In moving to Europe’s dance music capital, became thoroughly entranced by the beating heart of its house and techno scene. Sky quickly acclimated, befriending collectives like female:pressure, linking with artists like Elisa Bee and Paula Temple, and releasing her own dance floor ready EPs like Rebirth of Deep and G-Space via Reveler Records.

“I had to decide if I was going to cancel the label, or continue it and switch up the format,” Sky says. “I decided on the latter. Reveller Records had been focused more on band projects and getting our bands booked. Now I was completely solo, in the land of electronics, partying my butt off and loving it. So yeah, I wanted to make the music that I want to dance to.” Since then, the label has become even more globally and musically diverse. But the ever-achieving Sky was ready to fulfill another one of her lifelong dreams — creating a feature-length film.

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“Having this background where I’ve had the experience of working on multimillion-dollar films, as well as, you know, no-budget films, equipped me to understand how to stretch my little DIY legs and make something. And I love vampire movies. Playing a vampire in a movie was at the top of my bucket list. I was walking through a cemetery with my friend one day, and I thought, ‘you know, I should make a little film.’ I didn’t care if I had to make it with my Android phone. I told my friend at that moment, ‘I’m gonna make a queer vampire film.’ And my friend was like, ‘You should make a queer vampire porn!’ And I was like, ‘You’re totally right.'”

Two years later, the critically acclaimed queer vampire film, Enactone, hit the silver screen. Directed, written, and starred in by Sky Deep, Enactone is the story of a black vampire woman who was once a slave in the southern U.S. about 100 years ago. Her path leads her through challenges in identity while fighting her thirst for blood during erotic encounters. In 2017, the film won Best Feature at the Berlin Porn Film Festival.

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In her spare time (however she has any of that), Sky regularly posts to her YouTube channel with various instructional videos where she “demystifies” the musical equipment she owns. “The primary purpose of the series is to share tips so we can all be freer with our machines and treat them as instruments instead of little calculations that we have right all the time,” Sky explains.

Sky Deep’s knack for machines and chops on the guitar certainly hasn’t kept her secluded in her studio. Pre-covid, Sky was selected by Peaches to be her supporting guitarist, background vocalist, and co-MIDI director while she was on tour in Europe. “I pride myself on being a guitar player, I can be very theatrical on stage,” Sky says. “I hammed up my audition video for the tour, and after 20 minutes, they got back to me saying, ‘Peaches thinks you’re a sexy badass.’ That felt good!”

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With her ever-expanding musical range, trying to pin down Sky Deep’s signature sound has become a futile act. No genre or dance floor attitude is safe from her production prowess. Between the wonky cadence of her “Sacred” single, her rich and bass-driven track “Swerve,” the creeping acidity of “Rising,” and the flavored rhythms of her Yes I Did EP, there is no telling where Sky Deep’s noise is heading next.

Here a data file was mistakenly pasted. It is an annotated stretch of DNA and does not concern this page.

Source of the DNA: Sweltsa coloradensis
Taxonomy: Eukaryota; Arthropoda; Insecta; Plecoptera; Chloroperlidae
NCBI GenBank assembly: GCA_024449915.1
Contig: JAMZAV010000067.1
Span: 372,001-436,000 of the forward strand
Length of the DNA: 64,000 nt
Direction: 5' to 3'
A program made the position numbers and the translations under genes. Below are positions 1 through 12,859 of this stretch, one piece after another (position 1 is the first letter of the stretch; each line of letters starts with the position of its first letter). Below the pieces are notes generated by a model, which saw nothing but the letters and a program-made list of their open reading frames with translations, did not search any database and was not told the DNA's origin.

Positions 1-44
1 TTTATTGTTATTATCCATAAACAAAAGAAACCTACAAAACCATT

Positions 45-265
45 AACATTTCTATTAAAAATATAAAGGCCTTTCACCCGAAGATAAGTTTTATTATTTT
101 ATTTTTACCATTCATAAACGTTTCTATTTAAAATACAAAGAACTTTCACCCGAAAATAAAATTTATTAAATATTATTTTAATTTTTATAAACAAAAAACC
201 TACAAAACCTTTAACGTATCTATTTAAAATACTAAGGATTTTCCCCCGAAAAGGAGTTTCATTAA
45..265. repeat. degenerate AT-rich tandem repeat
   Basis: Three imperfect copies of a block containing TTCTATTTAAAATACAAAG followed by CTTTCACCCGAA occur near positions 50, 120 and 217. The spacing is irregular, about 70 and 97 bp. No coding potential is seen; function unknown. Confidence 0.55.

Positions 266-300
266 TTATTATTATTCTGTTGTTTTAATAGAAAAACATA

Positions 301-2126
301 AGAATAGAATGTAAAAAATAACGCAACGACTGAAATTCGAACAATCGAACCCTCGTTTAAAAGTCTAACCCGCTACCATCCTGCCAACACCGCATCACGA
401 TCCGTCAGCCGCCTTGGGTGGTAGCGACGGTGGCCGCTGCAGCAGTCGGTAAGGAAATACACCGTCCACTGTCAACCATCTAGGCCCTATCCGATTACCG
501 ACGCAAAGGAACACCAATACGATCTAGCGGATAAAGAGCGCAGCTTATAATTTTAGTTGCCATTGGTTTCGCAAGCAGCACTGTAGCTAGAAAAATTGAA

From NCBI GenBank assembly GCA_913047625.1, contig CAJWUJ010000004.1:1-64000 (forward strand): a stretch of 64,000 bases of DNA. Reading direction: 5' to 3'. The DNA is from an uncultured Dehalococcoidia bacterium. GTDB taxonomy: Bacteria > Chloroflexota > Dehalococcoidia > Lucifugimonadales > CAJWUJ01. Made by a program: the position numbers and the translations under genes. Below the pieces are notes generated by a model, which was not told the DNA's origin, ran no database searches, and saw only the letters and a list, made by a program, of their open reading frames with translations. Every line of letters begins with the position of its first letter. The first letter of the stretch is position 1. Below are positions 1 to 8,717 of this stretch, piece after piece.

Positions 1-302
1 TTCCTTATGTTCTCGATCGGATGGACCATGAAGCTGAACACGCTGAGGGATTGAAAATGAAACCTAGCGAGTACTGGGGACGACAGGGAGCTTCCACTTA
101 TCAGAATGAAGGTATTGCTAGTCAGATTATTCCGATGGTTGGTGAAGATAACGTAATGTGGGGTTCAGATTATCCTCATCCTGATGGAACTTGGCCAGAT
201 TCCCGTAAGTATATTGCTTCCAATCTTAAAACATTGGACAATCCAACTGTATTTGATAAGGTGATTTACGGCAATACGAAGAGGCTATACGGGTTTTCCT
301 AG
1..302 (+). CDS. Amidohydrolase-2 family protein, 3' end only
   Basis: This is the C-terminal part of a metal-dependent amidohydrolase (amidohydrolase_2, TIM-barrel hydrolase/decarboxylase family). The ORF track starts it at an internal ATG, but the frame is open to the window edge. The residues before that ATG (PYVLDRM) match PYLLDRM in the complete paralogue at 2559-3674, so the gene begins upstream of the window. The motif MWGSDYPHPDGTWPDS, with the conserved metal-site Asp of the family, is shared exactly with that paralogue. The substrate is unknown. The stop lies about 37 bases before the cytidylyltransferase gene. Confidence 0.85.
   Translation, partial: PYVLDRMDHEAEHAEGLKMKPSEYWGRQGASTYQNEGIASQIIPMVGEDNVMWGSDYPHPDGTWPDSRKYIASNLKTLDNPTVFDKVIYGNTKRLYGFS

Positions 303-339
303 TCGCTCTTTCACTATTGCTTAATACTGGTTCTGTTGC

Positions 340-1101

“I’m starting to feel better about just exploring my sound without worrying about being judged by the underground,” Sky says. “I have this weird thing where my sounds are often perceived as too pop for the underground crowd, but too underground for the pop crowd. Honestly, story my life. I’ve always been in between, on the fence, and in the gray area of every social anything ever. I’m getting over needing some kind of approval from a bunch of people I don’t know, and just trying to get back to the essence in the fun of it. That’s what it’s about for me. The essence and the fun.”

Sky Deep’s latest release, Up In Here EP, embraces this mentality wholeheartedly.

“With Up In Here, I felt like it was saying what I want to be saying right now, which is whether we’re distant or not, whether we’ve been asked to shut up, or whether people try to silence us, we’re going to keep celebrating,” Sky exclaims. “It’s not only celebrating myself and my own diverse approaches to art; it’s also my invitation to people just to keep on keeping on. We still have the opportunity to be with each other, even if it’s through something like VR, right?”

During the pandemic, Sky Deep fell in love with VR. So much so that she’s currently learning to create her own game, which will also serve as the package for a new album. On top of her new VR experiments, Ableton recently asked Sky to co-present their 16-hour Loop Create broadcast, and she is a regular instructor at the private British music university, BIMM Institute.

“I’m really happy. I just officially got my Postgraduate certification, which is a very important certification to teach in higher education,” Sky says. “It’s hilarious because I don’t have a bachelor’s. I always just knew I would not follow traditional education patterns because I wanted to make my own curriculum. And I did in life. I made my own school.”

Cameron Holbrook is Beatportal’s Assistant Editor. Find him on Twitter.